Quality - Initial inspections of IMS bumped wafers show good bump uniformity and yields. Once diced and packaged, these IC's exhibit reliability comparable to those processed with standard bumping methods.
 
 

The Process
IMS is usually a transfer technology. Mold plates containing cavities are filled with solder and aligned to substrates that receive the solder from the cavities. This two step approach allows for inspection of the mold plates after the solder fill and before the final transfer. As a result, low wafer cycle times and high final bump yields are achieved   (Click on figure 2 to view the step by step process) .

 The head of the IMS apparatus is filled with molten solder and moves in relation to a cavity containing mold plate, both of which are usually above solder liquidus temperature. As the head scans across the mold plate, the solder from the reservoir, under constant positive pressure, passes through a dispensing slot and into the cavity volumes. After the scanning process, the mold plate is cooled to solidify the solder. It is then inspected, which can be done by various automated optical techniques. After inspection, mold plates may be either immediately sent for transfer or stored in a non-oxidizing environment.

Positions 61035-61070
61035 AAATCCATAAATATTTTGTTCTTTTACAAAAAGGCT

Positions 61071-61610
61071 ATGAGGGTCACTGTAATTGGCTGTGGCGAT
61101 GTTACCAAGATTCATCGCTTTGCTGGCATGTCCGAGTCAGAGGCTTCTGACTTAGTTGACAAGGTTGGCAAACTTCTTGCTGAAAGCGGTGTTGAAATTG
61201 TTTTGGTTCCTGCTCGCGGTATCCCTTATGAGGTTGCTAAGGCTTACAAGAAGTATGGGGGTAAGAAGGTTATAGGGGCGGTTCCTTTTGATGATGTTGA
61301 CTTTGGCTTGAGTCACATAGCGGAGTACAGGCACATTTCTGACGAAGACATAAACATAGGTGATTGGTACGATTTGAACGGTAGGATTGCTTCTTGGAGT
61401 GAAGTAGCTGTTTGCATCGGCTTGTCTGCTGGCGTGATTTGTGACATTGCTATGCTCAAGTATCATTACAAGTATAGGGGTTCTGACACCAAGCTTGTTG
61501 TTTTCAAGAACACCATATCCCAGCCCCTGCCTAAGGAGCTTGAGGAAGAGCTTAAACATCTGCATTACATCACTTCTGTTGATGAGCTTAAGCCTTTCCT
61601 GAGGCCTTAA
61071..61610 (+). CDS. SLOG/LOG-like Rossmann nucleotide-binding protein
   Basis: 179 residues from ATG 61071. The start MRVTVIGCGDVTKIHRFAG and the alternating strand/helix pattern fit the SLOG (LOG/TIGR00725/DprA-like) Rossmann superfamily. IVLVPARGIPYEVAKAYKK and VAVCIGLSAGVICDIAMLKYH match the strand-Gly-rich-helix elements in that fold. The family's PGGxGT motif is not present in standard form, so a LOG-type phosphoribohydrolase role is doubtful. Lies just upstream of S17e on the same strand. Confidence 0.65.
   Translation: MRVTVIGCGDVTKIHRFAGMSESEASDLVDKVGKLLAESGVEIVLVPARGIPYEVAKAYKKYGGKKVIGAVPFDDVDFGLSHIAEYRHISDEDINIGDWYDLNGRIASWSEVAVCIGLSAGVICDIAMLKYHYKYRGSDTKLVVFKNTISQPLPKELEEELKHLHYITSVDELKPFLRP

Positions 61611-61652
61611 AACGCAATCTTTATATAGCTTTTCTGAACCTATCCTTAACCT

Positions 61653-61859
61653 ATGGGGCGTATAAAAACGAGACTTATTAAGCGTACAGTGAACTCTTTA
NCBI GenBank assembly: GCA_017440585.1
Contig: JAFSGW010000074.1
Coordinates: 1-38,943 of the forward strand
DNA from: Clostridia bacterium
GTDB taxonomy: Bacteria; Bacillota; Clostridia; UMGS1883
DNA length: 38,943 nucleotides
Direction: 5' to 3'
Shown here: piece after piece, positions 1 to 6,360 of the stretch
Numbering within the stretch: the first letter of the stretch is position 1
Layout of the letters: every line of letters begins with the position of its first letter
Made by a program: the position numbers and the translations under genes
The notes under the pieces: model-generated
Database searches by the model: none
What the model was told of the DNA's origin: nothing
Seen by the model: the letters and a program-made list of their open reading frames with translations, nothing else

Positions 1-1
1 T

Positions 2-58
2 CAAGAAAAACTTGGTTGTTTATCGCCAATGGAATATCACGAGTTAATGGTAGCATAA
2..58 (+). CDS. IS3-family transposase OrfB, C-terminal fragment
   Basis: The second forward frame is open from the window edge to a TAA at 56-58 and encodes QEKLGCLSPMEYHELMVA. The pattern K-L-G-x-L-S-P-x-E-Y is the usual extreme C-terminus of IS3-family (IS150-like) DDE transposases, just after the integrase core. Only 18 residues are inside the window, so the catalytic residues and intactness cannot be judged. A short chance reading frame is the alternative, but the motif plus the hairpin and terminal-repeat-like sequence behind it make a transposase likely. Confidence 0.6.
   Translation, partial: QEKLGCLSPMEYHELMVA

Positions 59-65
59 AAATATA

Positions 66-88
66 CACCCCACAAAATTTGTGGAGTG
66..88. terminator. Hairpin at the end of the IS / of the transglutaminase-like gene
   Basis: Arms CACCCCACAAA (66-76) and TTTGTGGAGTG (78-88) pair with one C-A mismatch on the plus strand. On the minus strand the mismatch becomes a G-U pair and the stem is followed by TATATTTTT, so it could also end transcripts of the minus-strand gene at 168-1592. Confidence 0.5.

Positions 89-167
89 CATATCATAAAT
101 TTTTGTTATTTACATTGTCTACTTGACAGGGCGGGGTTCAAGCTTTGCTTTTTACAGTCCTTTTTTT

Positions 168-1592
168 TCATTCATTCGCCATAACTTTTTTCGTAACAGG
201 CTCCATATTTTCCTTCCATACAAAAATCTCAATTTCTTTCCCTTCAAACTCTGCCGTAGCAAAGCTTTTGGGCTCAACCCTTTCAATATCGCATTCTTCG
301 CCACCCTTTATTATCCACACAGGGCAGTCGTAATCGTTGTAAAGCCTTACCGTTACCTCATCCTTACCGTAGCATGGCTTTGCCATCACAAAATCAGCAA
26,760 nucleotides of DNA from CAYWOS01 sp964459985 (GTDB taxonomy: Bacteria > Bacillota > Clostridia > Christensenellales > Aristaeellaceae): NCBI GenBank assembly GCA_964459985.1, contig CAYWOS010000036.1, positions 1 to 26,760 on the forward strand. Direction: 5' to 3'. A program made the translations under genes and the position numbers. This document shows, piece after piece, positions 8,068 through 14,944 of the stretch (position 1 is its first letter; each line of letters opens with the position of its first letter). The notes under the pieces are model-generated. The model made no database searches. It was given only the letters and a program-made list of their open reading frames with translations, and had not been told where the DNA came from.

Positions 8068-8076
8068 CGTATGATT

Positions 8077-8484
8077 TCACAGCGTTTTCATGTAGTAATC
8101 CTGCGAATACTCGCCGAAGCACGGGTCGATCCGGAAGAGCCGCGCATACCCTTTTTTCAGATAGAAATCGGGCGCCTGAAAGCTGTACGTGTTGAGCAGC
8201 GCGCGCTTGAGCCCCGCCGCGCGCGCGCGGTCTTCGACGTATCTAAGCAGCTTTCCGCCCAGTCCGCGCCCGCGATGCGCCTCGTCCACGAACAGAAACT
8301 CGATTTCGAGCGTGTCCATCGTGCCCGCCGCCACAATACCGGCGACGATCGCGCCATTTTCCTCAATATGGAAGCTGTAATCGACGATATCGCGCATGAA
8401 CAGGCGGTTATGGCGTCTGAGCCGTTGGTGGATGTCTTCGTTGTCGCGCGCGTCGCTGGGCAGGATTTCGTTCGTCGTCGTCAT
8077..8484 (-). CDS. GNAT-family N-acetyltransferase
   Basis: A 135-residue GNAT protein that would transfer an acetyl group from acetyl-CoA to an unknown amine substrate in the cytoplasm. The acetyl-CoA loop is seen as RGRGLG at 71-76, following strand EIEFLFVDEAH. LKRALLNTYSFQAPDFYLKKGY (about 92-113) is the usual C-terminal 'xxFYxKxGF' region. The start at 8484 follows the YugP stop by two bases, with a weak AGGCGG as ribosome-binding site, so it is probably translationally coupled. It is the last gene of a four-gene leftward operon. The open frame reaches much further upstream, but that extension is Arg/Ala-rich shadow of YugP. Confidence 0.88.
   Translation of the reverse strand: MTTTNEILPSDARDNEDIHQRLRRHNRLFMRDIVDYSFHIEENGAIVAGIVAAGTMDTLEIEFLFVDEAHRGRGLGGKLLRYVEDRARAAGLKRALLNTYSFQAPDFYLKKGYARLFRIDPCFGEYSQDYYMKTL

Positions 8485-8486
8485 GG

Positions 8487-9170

Mold Plates
Mold plates can be made from a variety of materials. Since transfer of the solder from the mold plate to the final solder receiving substrate occurs at elevated solder reflow temperatures, matching the coefficient of thermal expansion of mold plate and substrate is important. This is especially true as the area to be bumped increases. Thus, for single chip, or even a 4" diameter wafer, the smaller distance to neutral point is such that the mold and substrate can tolerate some CTE mismatch and yet still work successfully.  However, for larger areas such as full 8" and 12" diameter wafers, it is important that the mold material closely match the CTE of silicon (click on figure 3 for a close up of solder bumps).

 The ability to fabricate the material to a high degree of planarity is important to avoid solder leakage during scan. Cavities in the mold plates are in a pattern that is the mirror image of the solder receiving pads on the final substrate or wafer. Cavities can be produced in the mold plate by any one of a number of techniques, the selection of which is dependent upon the cavity size and pitch as well as the mold plate material. Cavity volume uniformity is essential since these directly determine the solder bump volume on the wafer.